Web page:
7 Movies That Set The Stage For HBO’s Westworld
Knowing that HBO’s Westworld was co-created by Christopher Nolan’s brother might not be enough to instil confidence—until you realize that he co-wrote The Prestige, The Dark Knight, The Dark Knight Rises, and Interstellar. So yes, Jonathan Nolan knows exactly what he’s doing, as does his co-creator (and wife) Lisa Joy (Burn Notice, Pushing Daisies). Their ambitious adaptation of Michael Crichton’s 1973 sci-fi western Westworld is coming to HBO Canada on Sunday for the first of 10 episodes about a role-playing world occupied by remarkably life-like cyborgs and their human guests.
With the help of some high-profile executive producers (including J.J. Abrams) and a stellar cast (that includes Anthony Hopkins, Ed Harris, Evan Rachel Wood, James Marsden, Thandie Newton, and Jeffrey Wright), Nolan and Joy take this concept far further than Crichton could in 1973. According to Nolan, their creative thinking revolved around a provocative question: “If you could be completely immersed in a fantasy, one in which you could do whatever you wanted, would you discover things about yourself that you didn’t want to know?
By all indications, Nolan and Joy also took inspiration from the similarly provocative questions in other sci-fi staples. With that in mind, here are seven movies that set the stage for Westworld.
1. Blade Runner
For years, Christopher Nolan has made it clear that Blade Runner is one of his greatest sources of inspiration, and it appears that his brother shares that enthusiasm. This is apparent right from the outset, as Westworld begins with an interrogation much like the opening scene in this sci-fi landmark from 1982.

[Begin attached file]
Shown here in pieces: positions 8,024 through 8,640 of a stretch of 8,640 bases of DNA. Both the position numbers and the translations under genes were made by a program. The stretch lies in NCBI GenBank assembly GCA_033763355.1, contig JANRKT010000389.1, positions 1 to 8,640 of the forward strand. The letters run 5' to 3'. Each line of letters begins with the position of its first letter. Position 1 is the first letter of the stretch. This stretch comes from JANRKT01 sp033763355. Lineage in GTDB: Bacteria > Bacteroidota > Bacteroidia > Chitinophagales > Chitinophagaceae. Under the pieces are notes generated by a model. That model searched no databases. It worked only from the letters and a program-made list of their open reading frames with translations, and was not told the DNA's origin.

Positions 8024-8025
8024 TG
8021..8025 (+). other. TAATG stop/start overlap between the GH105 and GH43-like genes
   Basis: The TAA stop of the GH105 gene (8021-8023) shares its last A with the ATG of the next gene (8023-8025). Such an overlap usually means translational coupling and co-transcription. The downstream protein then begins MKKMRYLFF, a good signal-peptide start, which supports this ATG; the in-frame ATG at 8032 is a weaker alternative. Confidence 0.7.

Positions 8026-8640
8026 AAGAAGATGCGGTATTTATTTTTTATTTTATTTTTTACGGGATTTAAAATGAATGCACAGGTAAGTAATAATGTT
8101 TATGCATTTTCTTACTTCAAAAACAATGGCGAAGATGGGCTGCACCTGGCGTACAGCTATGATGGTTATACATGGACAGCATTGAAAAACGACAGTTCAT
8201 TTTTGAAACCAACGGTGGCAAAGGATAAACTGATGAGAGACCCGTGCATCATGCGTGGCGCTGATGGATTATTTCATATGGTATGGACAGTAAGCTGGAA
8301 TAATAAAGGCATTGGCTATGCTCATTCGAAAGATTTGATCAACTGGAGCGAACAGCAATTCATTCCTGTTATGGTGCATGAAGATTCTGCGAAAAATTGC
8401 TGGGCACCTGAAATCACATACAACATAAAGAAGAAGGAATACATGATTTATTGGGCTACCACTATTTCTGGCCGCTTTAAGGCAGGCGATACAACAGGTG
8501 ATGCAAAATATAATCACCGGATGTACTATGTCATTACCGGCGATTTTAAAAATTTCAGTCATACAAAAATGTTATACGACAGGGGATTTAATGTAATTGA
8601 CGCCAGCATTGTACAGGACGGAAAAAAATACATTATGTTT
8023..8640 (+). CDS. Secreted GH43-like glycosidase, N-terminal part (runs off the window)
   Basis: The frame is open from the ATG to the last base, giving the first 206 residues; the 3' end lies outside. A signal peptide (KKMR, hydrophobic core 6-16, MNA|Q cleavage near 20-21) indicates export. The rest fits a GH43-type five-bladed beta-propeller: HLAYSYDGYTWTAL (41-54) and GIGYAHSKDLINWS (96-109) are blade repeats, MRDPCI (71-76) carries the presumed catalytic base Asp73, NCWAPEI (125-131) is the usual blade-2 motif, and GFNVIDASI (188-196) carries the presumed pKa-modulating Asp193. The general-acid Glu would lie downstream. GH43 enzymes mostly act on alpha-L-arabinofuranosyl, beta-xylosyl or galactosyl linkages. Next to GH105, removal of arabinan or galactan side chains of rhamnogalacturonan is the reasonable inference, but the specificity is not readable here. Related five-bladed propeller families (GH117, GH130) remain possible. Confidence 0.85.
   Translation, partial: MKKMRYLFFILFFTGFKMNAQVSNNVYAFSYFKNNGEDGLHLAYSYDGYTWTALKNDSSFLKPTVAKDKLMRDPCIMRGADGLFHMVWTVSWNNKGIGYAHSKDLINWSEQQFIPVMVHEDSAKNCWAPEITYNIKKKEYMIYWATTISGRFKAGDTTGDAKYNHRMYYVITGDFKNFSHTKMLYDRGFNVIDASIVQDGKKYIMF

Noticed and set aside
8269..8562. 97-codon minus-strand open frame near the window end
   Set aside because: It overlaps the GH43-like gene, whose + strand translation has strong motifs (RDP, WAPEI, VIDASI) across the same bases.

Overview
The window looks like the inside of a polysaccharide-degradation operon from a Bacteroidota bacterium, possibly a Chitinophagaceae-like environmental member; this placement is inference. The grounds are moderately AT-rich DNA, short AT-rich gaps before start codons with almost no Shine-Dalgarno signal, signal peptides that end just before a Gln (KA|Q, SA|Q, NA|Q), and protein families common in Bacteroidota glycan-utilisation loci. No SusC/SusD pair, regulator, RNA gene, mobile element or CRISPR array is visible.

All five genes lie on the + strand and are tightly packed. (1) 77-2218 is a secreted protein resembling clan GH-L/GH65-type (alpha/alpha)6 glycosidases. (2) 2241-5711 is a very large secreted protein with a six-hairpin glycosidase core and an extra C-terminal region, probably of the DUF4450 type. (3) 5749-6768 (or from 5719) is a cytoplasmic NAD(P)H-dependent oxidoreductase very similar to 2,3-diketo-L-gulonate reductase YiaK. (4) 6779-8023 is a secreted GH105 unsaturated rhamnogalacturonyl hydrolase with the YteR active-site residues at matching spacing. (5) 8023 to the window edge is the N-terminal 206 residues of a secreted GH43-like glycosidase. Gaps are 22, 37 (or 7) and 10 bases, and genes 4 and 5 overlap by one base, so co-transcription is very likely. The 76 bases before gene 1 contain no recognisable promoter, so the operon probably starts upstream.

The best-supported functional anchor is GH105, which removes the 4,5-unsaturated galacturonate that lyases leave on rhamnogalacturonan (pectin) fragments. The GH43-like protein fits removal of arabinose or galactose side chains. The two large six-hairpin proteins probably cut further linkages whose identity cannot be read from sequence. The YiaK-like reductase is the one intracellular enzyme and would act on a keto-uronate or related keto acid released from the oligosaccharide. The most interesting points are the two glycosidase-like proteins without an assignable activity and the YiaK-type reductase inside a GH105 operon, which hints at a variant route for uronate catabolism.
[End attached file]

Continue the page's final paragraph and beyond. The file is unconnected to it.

2. Ex Machina
Westworld was probably in the works before Alex Garland’s Ex Machina arrived on the scene last year. Nonetheless, both confront the same unsettling possibility: oppressed artificial intelligence with a dangerous hunger for freedom.
3. Never Let Me Go
Five years before Ex Machina, Garland wrote the screen adaptation Kazuo Ishiguro’s Never Let Me Go. Dealing with clones instead of cyborgs, that film is set in a world where some individuals exist only to serve the needs of others, mirroring the timely concerns of Westworld.
4. The Village
It’s not until very late in The Village that we learn its period concerns are actually playing out in the modern world. Westworld revolves around a similar conceit, but the big reveal comes far earlier.
5. The Truman Show
In the fictional Seahaven, Florida, Truman Burbank exists in an unknowing state of enslavement, providing entertainment to members of the outside world. The cyborgs in Westworld’s fictional western town perform a similarly stifling function, making reckless violence inevitable.
6. The Matrix
When The Matrix was released, many complained that the film’s incessant shoot-outs and fight sequences were too generic (bullet time notwithstanding) for this otherwise sophisticated sci-fi vehicle. Of course, when you remember that they’re playing out in a simulated world, they take on far greater complexity. The same is true of Westworld’s complicating twist on familiar western scenarios.
It goes without saying that Westworld owes a massive debt to the 1973 film of the same name (and, to a lesser extent, its 1976 sequel Futureworld). But for those who see no need for a reboot, it’s worth noting that Michael Crichton’s inventive directorial debut was made for a measly $1.25 million, leaving countless possibilities unexplored.
If you’re ready to enter the world of this epic new series, tune in on Sunday night at 9pm ET when Westworld premieres on HBO Canada. But before you take the trip, be sure to learn more about your destination in the featurette below.